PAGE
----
Despite some slight discomfort experienced during prolonged use, but you can snatch the Acer Chromebook 15 at a much cheaper price now than when it originally released, making it well worth the sacrifice.
Read the full review: Acer Chromebook 15 C910
While a gaming laptop might sound like the best fit for a student hoping to grind away at the next Mass Effect as much as their homework, they’re usually wicked expensive and the battery life is often on the short end. Luckily, there isn’t much Dell hasn’t thought of and, ditching the Alienware moniker altogether, the Inspiron 15 Gaming is a prime example of budget PC gaming done right.
For the price, you wouldn’t even be able to afford a MacBook Air, and this is a laptop that can handle practically every game you throw at it, albeit not at the highest settings. And, if you were worried about the battery life, we’ll have you know that in our PCMark 8 battery life benchmark, the Inspiron 15 Gaming lasted a whole 5 hours and 51 minutes, longer than some Ultrabooks that cost even more.
Read the full review: Dell Inspiron 15 Gaming
It’s not much in terms of specs, but the Asus ZenBook Flip UX360 doesn’t need to be. For the price, it’s one of the better 2-in-1 laptops money can afford. It’s thin and light, packing in an all-day battery life and yet Asus was still courageous enough to keep all your favorite ports intact in addition to its signature 360-degree convertible mode.
Traditional PC users and newcomers alike will be delighted to find a pair of USB 3.0 ports accompanied by a microSD card reader and USB-C. The downside is a notable lack of full-size HDMI, opting instead for the antiquated micro HDMI. However, this laptop more than makes up for its faults with a spacious trackpad and keyboard as well as a processor more than capable of completing everyday tasks – just don’t go nuts with the browser tabs.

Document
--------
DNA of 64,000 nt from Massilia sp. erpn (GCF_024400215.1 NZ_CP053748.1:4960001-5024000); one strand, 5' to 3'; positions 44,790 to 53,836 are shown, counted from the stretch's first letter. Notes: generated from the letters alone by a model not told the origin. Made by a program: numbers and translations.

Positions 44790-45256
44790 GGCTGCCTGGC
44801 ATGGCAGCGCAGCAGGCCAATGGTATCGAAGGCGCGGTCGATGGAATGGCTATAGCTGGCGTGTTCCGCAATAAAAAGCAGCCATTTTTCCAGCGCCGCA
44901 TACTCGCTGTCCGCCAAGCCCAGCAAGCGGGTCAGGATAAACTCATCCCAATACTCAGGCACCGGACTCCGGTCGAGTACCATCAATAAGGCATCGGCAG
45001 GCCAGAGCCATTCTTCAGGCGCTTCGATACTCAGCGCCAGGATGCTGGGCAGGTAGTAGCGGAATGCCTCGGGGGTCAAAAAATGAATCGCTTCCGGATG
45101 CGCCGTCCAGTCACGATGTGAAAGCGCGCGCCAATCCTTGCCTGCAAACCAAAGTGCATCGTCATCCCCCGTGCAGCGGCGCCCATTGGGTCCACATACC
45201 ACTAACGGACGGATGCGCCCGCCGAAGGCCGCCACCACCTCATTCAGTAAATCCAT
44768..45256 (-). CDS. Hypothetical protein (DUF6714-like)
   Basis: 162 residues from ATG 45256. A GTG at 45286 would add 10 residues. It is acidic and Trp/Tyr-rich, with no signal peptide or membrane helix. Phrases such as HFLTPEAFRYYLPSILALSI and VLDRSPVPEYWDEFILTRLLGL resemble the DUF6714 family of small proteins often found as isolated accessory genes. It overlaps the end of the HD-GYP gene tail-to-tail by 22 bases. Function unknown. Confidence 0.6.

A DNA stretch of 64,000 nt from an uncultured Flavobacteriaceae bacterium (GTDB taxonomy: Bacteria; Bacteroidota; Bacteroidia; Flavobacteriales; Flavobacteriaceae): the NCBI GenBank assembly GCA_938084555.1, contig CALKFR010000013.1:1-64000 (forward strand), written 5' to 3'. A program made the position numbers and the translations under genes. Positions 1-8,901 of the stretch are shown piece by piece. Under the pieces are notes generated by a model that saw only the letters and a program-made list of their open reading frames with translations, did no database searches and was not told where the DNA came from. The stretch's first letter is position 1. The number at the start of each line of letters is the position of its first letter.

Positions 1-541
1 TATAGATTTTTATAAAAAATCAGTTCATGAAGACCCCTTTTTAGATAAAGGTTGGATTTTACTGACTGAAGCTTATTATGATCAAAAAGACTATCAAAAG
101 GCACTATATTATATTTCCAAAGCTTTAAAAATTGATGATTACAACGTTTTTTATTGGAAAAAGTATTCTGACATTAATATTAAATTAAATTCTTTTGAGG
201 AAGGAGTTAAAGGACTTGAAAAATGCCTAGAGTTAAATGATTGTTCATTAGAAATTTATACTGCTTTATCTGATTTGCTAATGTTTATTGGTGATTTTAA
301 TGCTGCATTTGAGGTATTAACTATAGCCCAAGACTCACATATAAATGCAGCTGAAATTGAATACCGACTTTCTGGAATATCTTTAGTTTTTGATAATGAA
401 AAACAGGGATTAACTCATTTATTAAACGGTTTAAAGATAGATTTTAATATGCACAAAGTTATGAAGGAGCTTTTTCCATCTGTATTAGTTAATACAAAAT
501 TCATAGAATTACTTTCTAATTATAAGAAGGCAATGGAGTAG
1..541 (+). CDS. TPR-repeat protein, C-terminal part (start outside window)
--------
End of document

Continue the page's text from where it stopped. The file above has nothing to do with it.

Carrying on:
Read the full review: Asus ZenBook Flip UX360
The HP Chromebook 14 is no performance powerhouse, sure, but thanks to the zippiness of Chrome OS combined with a funky blue case, this is one fun notebook to use.
Because of its low cost and ease of use, the HP Chromebook 14 is ideal for high school or liberal arts college students while simultaneously providing access to nearly every major service an undergrad would need to survive. It’s nothing fancy in terms of specs, but it is at the very least a sight for sore eyes.
Read the full review: HP Chromebook 14
For students impressed by the sleek-and-alluring 12-inch MacBook, but unsatisfied by the lack of power and ports, the 13-inch MacBook Pro is an obvious solution. Featuring a lengthy battery life (7 hours and 24 minutes in our anecdotal battery test) and a powerful, full-fledged Intel Core i5 processor, the latest 13-inch MacBook Pro is replete with everything you need to get through the coming semesters.
Weighing in at only 3.02 pounds (1.37kg), the 13-inch MacBook Pro is lighter than ever before, thanks in part to its slimmed-down keyboard and covert cooling system. Not only that, but the MacBook Pro manages an even larger trackpad despite the laptop itself being thinner. And, like all macOS-outfitted devices, it even ships with Pages, iMovie and Garageband pre-installed at no extra cost.
Read the full review: Apple MacBook Pro (13-inch, Late 2016)
Though it’s yet to adopt Apple’s Retina display standard, the benefit to this compromise is a 12-hour battery life coupled paired with a dual-core, Broadwell processor and now 8GB of RAM at the entry level.
Plus, if you don’t like the feel of the 12-inch MacBook‘s low-travel butterfly keys, the MacBook Air uses a more traditional chiclet-style keyboard. And hey, a MacBook Air is the most affordable (and pretty much the only) way to get that backlit Apple logo on the back of your laptop.